With the Crime Book, Crosstown examines monthly statistics and trends in criminal activity, using publicly available Los Angeles Police Department data. Here is how things looked in March.
Something interesting has been happening recently with crime in the city of Los Angeles: Numbers are ticking down. Many key categories are drifting back to pre-pandemic levels.
Consider homicides. In March, the LAPD recorded 22 murders. That is the second-lowest monthly total in almost two years (the only month with fewer was February). It is half the 44 killings the city suffered last August.
The 22 murders was also the second-lowest death toll in any March in the past six years. The only lower tally occurred in 2020, when the onset of COVID-19 kept many people indoors.
The situation is similar with gunshot victims. More than 100 people were shot each month for 18 consecutive months from April 2021 through September 2022, with a high of 139 last June. Yet for the last six months, the monthly total has been between 83 and 98, according to police data. In March there were 86 shooting victims.
Also trending down are robberies, where a decline began last summer. The LAPD registered 691 robbery reports in March. That is 145 fewer than during the same month last year, and is a 19.3% decrease from the 856 robberies in March 2019.
A related decline has occurred with robberies involving firearms. These incidents began spiking in fall 2021, and the peak came in March 2022, when the LAPD tallied 309 reports of robbery involving a gun.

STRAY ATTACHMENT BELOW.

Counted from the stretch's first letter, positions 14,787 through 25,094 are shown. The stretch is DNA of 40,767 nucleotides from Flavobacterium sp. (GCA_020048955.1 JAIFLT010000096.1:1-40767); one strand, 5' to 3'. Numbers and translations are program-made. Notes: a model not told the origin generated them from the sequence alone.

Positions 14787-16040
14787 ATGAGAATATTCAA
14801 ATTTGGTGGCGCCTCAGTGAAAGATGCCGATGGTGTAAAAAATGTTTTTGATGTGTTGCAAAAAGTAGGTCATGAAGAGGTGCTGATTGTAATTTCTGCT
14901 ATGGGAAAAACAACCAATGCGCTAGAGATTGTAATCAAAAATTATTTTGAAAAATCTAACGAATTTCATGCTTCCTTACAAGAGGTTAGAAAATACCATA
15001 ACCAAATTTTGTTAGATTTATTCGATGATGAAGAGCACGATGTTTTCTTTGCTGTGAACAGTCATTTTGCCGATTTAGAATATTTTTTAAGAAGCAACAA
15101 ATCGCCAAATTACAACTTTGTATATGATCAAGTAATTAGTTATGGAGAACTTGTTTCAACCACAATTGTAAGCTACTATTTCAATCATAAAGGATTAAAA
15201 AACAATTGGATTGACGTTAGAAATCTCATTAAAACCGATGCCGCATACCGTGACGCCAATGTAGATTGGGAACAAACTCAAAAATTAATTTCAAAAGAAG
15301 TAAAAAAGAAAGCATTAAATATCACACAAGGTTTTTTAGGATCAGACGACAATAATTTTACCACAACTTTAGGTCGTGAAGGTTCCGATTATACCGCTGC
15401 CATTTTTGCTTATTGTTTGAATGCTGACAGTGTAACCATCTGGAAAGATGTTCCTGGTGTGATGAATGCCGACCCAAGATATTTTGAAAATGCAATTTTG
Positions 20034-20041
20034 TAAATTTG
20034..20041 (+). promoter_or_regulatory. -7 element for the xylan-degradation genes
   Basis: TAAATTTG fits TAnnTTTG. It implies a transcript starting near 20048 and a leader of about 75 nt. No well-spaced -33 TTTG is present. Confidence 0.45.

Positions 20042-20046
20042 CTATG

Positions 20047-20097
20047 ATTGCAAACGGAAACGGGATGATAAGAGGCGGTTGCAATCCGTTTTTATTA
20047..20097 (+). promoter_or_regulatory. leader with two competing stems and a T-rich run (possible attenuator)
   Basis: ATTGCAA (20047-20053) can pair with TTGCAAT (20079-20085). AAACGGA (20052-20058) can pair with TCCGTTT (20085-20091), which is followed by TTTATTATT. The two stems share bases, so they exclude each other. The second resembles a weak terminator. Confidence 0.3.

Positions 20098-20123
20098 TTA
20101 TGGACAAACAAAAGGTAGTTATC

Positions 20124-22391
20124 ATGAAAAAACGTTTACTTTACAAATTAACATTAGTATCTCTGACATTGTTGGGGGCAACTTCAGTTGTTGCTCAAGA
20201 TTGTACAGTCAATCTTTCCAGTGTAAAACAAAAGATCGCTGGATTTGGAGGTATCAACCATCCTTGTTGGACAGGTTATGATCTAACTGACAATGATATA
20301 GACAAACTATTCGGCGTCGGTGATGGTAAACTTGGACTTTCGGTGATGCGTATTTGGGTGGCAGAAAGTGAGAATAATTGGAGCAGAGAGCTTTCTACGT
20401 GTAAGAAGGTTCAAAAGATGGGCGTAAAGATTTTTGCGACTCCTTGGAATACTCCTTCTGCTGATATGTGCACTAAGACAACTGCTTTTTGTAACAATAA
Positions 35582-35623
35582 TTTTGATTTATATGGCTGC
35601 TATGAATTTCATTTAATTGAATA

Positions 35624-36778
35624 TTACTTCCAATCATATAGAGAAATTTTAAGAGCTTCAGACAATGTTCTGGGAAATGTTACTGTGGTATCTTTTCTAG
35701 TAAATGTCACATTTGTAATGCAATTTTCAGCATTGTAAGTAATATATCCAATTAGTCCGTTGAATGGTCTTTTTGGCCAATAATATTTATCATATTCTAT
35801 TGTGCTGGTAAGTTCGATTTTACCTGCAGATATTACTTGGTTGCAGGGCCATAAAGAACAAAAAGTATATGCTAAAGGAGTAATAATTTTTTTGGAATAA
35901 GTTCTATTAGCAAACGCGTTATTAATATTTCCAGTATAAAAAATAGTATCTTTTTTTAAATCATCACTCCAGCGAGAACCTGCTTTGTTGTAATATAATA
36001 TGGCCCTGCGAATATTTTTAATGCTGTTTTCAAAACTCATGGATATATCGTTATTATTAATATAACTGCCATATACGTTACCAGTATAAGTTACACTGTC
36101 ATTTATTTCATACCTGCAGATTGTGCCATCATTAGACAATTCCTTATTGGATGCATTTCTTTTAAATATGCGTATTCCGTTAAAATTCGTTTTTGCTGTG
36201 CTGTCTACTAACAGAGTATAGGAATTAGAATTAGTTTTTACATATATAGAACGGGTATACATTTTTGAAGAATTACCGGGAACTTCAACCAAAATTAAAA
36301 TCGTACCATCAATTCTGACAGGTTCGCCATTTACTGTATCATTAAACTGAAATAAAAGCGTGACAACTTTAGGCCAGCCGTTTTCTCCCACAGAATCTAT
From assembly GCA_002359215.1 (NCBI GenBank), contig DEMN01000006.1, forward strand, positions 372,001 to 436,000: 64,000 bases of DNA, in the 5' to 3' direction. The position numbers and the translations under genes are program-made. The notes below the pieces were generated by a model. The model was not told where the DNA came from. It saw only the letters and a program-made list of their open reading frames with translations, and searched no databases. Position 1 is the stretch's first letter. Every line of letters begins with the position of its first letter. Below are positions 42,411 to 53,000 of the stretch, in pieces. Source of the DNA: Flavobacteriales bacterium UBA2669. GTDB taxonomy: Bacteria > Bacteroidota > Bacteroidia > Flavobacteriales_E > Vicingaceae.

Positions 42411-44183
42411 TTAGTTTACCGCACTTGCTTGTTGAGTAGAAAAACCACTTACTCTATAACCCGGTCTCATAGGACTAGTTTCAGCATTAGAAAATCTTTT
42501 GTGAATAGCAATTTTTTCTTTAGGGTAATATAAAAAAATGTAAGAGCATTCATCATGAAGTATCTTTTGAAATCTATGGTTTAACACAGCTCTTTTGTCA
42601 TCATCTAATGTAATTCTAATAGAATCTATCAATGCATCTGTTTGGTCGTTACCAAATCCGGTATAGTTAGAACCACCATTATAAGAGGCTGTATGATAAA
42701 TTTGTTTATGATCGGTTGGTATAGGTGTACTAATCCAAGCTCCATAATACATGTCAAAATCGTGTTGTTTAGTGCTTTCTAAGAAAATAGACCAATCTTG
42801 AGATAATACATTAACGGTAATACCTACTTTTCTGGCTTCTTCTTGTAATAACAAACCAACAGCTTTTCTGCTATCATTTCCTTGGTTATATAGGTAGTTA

Numbers have since fallen, and this March there were 181 reports of robbery with a gun—once again, the count was in line with monthly totals before the coronavirus.
The parts build up to an even greater whole. According to LAPD Compstat data, there were 6,742 violent crimes reported in the city from Jan. 1–April 1. That is an 11.7% decrease from the same period last year.
Numbers are also down from that timeframe in 2019. During the April 11 meeting of the Los Angeles Police Commission, Chief Michel Moore described that as a “base year” with which to compare present-day statistics.
“Compared to 2019,” Moore said, “we have a 2.2% reduction in violent crime in the city year to date.”
Hitting the shops
One category which shot up when the pandemic began was stolen vehicles, as thieves targeted cars that remained parked on the streets for extended periods. Yet even as old driving habits resumed, the problem only worsened—the 25,400 car thefts in the city in 2022 was the highest total in more than a decade.
The results in March were mixed, depending on the point of comparison. There were 2,026 car theft reports during the month. That is lower than nine different months in 2022.
However, on a historic scale it is extremely high. In March 2019 there were 1,385 vehicles stolen in the city.
There were 1,216 burglary reports in Los Angeles in March. That is in line with many months in the past year, and is also similar to March totals before the pandemic. For instance, in March 2019 there were 1,155 burglary reports.
As Crosstown recently reported, shoplifting in Los Angeles has surged in the past several months. The situation escalated in March, with 913 shoplifting reports, the highest monthly total since at least 2010.
The 913 incidents is more than double the count in the same month last year.
LAPD data only reflects crimes that are reported to the department, not how many crimes actually occurred. In making our calculations, we rely on the data the LAPD makes publicly available. LAPD may update past crime reports with new information, or recategorize past reports. Those revised reports do not always automatically become part of the public database.
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